Under the Spell

A review of NASH's 25th Annual Putnam County Spelling Bee

Amanda Lu, Opinions Editor

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I spent last Saturday night at NASH watching The 25th Annual Putnam County Spelling Bee, and honestly, I haven’t had that much fun on a Saturday night since senior year started.

Seeing that I’ve been to every school musical since 9th grade, including being in one in 10th, I know how extraordinary North Allegheny performances are. I came into the auditorium with high hopes and great expectations, and somehow, I was still blown away. The production was nothing short of phenomenal.

The musical begins with Bella Tumolo as Ms. Peretti, who gives a hysterical rendition of the time she was crowned winner of the third annual spelling bee–a title she won’t let you forget for the remainder of the play. She keeps her title alive by participating as a judge in the next 22 spelling bees.

Next, we are introduced to the six tweenage contests with unique personalities and quirks: Skylar Davidson as Marcy Park, a sleep-deprived try hard who experiences a heartwarming epiphany towards the end; Evan Diulus as Chip Tolentino, a testosterone-fueled, romantically frustrated Boy Scout; Alex Flagg as Logainne Schwartzandgrubenierre, a sthocial justhtice warrior with two dadsth and a sthevere sthpeech problem; Robby Yoho as Leaf Coneybear, your stereotypical homeschooled oddball who is dimwitted but oh so lovable; Dawson White as William Barfée, an arrogant hypochondriac whose name is pronounced “barf-ay” but (to his dismay) is always mispronounced as “barf-y”; and Caroline Lucas as Olive Ostrovsky, a meek and bookish sweetheart who, unfortunately, has serious Mommy and Daddy issues. Four audience members are pulled on stage to join the spelling bee as well, making a total of 10 contestants. Before the 25th Annual Putnam County Spelling Bee officially commences, John Ehling makes his appearance as Vice Principal Panch, a lactose-intolerant and latently aggressive administrator who serves as the second judge. Valerie Davis also makes her appearance as Meg Mahoney, an angry, pessimistic woman covered with “rebel” tattoos and dark makeup and is ironically a “comfort counselor.”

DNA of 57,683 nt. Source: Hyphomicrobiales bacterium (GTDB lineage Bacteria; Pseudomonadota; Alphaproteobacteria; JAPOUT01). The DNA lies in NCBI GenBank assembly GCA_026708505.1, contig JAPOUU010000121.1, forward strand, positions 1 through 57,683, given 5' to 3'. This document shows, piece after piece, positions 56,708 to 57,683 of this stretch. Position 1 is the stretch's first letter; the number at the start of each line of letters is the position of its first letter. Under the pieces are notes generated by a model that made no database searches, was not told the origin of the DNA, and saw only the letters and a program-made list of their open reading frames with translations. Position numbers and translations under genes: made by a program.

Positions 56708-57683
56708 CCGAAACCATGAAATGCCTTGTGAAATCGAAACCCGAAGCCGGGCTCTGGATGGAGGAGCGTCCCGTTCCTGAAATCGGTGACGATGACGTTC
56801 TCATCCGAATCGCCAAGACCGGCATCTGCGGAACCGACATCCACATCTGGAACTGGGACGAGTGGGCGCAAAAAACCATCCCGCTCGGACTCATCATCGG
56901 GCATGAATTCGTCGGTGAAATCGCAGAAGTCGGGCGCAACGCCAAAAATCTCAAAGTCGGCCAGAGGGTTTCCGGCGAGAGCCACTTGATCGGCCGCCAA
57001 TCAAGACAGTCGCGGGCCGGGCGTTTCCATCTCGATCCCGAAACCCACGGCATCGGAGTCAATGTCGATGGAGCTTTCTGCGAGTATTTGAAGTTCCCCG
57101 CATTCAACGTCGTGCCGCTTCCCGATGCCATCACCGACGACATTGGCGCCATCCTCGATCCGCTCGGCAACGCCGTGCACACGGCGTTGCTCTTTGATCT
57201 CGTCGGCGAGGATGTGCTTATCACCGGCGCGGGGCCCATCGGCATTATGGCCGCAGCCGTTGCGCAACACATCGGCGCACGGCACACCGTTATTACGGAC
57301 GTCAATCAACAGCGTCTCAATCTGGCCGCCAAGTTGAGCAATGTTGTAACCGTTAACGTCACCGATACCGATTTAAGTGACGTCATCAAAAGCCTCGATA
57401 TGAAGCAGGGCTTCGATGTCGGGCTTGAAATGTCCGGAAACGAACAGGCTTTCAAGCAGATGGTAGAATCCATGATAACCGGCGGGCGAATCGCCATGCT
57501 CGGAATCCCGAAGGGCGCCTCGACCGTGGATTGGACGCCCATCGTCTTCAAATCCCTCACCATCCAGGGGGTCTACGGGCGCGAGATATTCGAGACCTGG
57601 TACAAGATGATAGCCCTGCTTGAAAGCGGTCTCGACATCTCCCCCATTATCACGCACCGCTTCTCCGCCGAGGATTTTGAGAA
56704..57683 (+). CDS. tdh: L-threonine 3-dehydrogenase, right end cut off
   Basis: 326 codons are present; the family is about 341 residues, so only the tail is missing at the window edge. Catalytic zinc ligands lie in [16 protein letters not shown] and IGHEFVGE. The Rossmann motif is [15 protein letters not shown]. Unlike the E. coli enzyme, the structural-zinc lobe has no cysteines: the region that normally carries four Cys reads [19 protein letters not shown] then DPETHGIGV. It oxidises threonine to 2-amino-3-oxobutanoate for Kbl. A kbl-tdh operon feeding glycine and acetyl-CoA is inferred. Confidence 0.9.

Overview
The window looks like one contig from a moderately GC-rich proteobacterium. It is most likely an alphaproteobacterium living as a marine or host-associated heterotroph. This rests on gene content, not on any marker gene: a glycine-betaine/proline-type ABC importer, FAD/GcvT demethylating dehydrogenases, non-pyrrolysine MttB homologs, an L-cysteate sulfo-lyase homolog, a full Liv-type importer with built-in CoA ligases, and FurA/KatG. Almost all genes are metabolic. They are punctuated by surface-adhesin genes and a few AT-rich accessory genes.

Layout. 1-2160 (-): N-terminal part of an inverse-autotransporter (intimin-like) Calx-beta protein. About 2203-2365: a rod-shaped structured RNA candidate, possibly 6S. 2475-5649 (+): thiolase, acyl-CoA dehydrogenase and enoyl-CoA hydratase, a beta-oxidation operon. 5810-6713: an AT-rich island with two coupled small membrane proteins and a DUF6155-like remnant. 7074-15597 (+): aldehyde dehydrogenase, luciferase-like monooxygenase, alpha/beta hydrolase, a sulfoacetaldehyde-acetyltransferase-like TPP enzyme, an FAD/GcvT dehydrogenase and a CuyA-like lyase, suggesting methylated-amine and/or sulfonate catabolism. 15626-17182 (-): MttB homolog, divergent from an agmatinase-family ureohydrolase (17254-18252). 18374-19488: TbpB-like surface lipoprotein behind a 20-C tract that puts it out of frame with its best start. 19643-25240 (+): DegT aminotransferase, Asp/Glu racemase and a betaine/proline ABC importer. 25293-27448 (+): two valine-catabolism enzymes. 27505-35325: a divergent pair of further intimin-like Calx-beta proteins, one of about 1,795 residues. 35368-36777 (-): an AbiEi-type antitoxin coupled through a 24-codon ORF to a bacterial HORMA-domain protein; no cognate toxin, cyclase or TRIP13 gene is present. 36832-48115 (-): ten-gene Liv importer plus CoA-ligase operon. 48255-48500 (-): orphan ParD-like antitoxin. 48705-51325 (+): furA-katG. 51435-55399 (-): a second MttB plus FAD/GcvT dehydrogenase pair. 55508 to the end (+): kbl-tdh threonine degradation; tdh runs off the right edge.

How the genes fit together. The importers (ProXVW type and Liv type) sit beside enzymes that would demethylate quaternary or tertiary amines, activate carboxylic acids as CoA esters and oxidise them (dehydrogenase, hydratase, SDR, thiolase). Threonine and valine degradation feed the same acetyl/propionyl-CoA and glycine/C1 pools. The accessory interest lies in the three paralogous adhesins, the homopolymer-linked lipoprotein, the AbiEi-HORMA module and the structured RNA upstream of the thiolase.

Then, the spelling bee begins.

If you’ve ever been to a spelling bee, whether you’re participating or sitting in the audience, it’s absolutely insufferable. However, this spelling bee was the opposite of that. From John’s hilarious one-liners to Robby’s flamboyant antics, I was doubled over from laughter the whole entire night. I usually try to stifle my laughter, but that night, I was the person shamelessly cackling in the audience. I’ve never been to a spelling bee that I even wanted to stay at for more than ten minutes, so it’s weird admitting that I wanted this one to last for more than two hours. However, the musical doesn’t restrict itself to the sphere of comedy; it touches upon sensitive issues as well, like not being able to meet exceedingly high expectations, negligence, and the growing pains of puberty.

Overall, this was one of the best shows I have ever seen. The cast oozes with talent and vitality, from their dancing to their singing to their acting. Mr. Truesdell, Mrs. Harrell, and student directors Valerie Malachin, Maureen Walsh, and Jackie Gould encourage creativity and improvisation, and I believe that there are no better people to direct the show. If I had to rate The 25th Annual Putnam County Spelling Bee out of ten stars, I would give it eleven. If I had to pay $10 to see it again, I would pay $20.

Do yourself a favor, and buy a ticket!